Fire Fighters in training Dave and Don Carroll (Part of Feedline)
RURAL NEWS (Part of Feedline, A NEWSLETTER DEDICATED TO MEMBERS OF HALIFAX REGIONAL FIRE & EMERGENCY).

Sons of Maxwell
by Jeanette MacKay

Welcome Aboardwarm up

We want to welcome Don and Dave Carroll - the Sons of Maxwell – to Zone 4 of Halifax Regional Fire & Emergency, working out of Station 41 (Waverley). Don and Dave signed up as volunteer firefighters in September and already are close to achieving their Level 1 Certification. Way to Go! Like all volunteers, they must do a balancing act, dividing available hours between day time jobs, family, fire department training and calls, but even more so for these two brothers who find themselves on tour a good part of their lives. Better known as “The Sons of Maxwell”, these talented brothers are often “working” on the road performing concerts throughout Canada, and around the world, or in studio recording CD’s. Originally from Timmons, Ontario, the duo moved to the Halifax area about 10 years ago. They joined the department because they wanted to feel a part of the community and to be more grounded. And well grounded they are! Since becoming volunteers firefighters, they have seen lots of action, including being on-scene during the MKL plane crash in October. Not only were they there, but they made it to the National News. As new members, they wore black helmets which means they are still not trained, but members of the press thought they were in charge andasked Dave Carroll questions. Notknowing any better (they do now), they spoke to the press. They have also been to many car fires,chimney fires, and medical assists.

Station #41 (Waverley) receives over 200 calls a year, and responds not only to Waverley but also to the communities of Wellington, Fall River, Oakfield, Lakeview, Grand Lake, Windsor Junction and Goffs, including the airport. Dave & Don enjoy being volunteers at the Waverley station and say it is a very professional department and members take their firefighting duties seriously. There is a good mixture of age, experience and backgrounds at the station. As children, they hung out with their grandmother, while she worked cleaning the local fire station. This is how they first got interested in the fire service! Of course with a name like Carroll, they have an Irish background which is rooted in everything they do.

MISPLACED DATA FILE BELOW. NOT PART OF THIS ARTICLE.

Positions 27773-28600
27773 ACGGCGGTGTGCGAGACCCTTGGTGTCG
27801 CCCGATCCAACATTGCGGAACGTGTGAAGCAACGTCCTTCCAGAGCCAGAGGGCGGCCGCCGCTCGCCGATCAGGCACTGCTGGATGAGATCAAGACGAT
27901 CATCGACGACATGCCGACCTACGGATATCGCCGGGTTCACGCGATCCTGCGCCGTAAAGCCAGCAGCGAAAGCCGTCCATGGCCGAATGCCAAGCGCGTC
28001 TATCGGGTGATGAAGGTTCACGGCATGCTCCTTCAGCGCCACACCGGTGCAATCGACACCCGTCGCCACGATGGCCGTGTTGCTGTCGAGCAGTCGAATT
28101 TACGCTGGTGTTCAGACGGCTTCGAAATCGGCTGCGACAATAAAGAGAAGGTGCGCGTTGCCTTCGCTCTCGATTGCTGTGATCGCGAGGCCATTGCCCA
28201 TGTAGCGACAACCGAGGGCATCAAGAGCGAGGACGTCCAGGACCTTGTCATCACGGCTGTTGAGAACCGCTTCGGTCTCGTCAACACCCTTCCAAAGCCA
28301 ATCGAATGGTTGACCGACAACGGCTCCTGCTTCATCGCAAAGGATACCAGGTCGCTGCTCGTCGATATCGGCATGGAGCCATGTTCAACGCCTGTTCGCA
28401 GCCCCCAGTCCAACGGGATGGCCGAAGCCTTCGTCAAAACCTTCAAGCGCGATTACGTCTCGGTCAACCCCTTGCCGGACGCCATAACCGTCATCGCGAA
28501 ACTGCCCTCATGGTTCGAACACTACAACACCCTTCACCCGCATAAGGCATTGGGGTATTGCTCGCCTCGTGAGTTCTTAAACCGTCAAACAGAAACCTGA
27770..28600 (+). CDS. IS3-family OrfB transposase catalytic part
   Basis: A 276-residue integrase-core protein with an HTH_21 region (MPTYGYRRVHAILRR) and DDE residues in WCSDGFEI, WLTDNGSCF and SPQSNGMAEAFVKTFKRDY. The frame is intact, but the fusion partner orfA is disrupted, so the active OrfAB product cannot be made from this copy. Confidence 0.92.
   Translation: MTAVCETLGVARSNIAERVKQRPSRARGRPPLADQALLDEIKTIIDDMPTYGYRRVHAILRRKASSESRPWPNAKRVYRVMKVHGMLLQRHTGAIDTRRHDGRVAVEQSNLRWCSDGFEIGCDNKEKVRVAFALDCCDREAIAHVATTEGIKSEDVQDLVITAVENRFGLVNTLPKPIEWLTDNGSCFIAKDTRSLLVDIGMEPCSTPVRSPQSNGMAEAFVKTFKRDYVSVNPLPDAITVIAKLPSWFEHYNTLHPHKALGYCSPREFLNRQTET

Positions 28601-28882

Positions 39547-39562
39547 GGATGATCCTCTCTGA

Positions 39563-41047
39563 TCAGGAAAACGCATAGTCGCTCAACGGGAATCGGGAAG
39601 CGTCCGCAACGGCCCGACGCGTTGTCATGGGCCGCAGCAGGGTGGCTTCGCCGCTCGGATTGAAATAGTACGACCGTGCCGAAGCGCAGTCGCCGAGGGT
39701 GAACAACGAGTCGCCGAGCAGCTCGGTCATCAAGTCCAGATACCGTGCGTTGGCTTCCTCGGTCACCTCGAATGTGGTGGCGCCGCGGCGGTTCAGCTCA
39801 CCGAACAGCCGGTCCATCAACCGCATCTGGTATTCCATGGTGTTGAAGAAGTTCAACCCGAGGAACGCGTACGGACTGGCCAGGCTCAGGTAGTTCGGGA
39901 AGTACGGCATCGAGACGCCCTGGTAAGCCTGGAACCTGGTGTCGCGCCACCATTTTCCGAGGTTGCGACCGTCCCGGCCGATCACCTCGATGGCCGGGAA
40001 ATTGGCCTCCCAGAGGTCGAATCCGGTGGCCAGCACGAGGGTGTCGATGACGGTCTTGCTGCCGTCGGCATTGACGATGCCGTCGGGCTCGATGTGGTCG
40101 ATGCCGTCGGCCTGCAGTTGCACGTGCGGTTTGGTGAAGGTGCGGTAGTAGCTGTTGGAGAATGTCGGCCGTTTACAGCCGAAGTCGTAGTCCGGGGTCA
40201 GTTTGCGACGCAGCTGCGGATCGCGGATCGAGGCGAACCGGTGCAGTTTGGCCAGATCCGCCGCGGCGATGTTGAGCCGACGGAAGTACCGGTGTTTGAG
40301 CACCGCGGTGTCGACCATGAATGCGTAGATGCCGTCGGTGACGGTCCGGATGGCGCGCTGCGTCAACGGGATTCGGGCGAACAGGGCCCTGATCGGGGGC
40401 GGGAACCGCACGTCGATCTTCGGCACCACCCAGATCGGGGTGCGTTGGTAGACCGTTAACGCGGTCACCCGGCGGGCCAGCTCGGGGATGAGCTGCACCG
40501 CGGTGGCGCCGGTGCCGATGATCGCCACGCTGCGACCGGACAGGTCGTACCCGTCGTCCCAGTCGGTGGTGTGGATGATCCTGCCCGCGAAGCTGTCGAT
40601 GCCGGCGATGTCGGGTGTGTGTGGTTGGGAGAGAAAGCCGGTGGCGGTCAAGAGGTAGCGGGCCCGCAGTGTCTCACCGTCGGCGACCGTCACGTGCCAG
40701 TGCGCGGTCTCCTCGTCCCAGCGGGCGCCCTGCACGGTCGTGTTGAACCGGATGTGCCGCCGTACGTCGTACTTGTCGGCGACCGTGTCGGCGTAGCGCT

About their Music

Now it’s time to get to know the ‘Sons of Maxwell’ and find out about their music. While their music is considered pop-folk, you can usually hear them on CHFX or CBC. Their latest CD is called “Sunday Morning” and they are in the process of making a new video. Their fans range from age 20-70, appealing to many audiences. They play the downtown scene, including the Fife and Drum, the Casino, Thirsty Duck and you can find them at the Alehouse on St. Patrick’s Day. Already Fire has secured their talents for the upcoming FDIC Conference in Wolfville in June. When not playing in the evening,they will be participating in the training during the day. “The two are very keen. In fact they are going through their Level 1 at the Fire School so they can get their certification more quickly. They are fitting in well with the other members and I am glad to have them both on board. I thought we might have some groupies volunteering after the New Years Eve performance at the Grand Parade, but so far they haven’t been pounding down the door!
Composite Chief Ron Dalrymple

“We are continually amazed by the talents of our firefighters. To our great delight, the well known singing duo ‘Sons of Maxwell’ are living their other passion as volunteer firefighters with Halifax Regional Fire and Emergency”.

Bill Mosher, Deputy Chief Director, Rural Operations

Vol. 38 - January/February 2005 Page 7

NEW OFFICERS
- Feedline


"Sons of Maxwell"

Fire Fighters in training Dave and Don Carroll (Part of Feedline)
RURAL NEWS (Part of Feedline, A NEWSLETTER DEDICATED TO MEMBERS OF HALIFAX REGIONAL FIRE & EMERGENCY).

Sons of Maxwell
by Jeanette MacKay

Welcome Aboardwarm up

We want to welcome Don and Dave Carroll - the Sons of Maxwell – to Zone 4 of Halifax Regional Fire & Emergency, working out of Station 41 (Waverley). Don and Dave signed up as volunteer firefighters in September and already are close to achieving their Level 1 Certification. Way to Go! Like all volunteers, they must do a balancing act, dividing available hours between day time jobs, family, fire department training and calls, but even more so for these two brothers who find themselves on tour a good part of their lives. Better known as “The Sons of Maxwell”, these talented brothers are often “working” on the road performing concerts throughout Canada, and around the world, or in studio recording CD’s. Originally from Timmons, Ontario, the duo moved to the Halifax area about 10 years ago. They joined the department because they wanted to feel a part of the community and to be more grounded. And well grounded they are! Since becoming volunteers firefighters, they have seen lots of action, including being on-scene during the MKL plane crash in October. Not only were they there, but they made it to the National News. As new members, they wore black helmets which means they are still not trained, but members of the press thought they were in charge andasked Dave Carroll questions. Notknowing any better (they do now), they spoke to the press. They have also been to many car fires,chimney fires, and medical assists.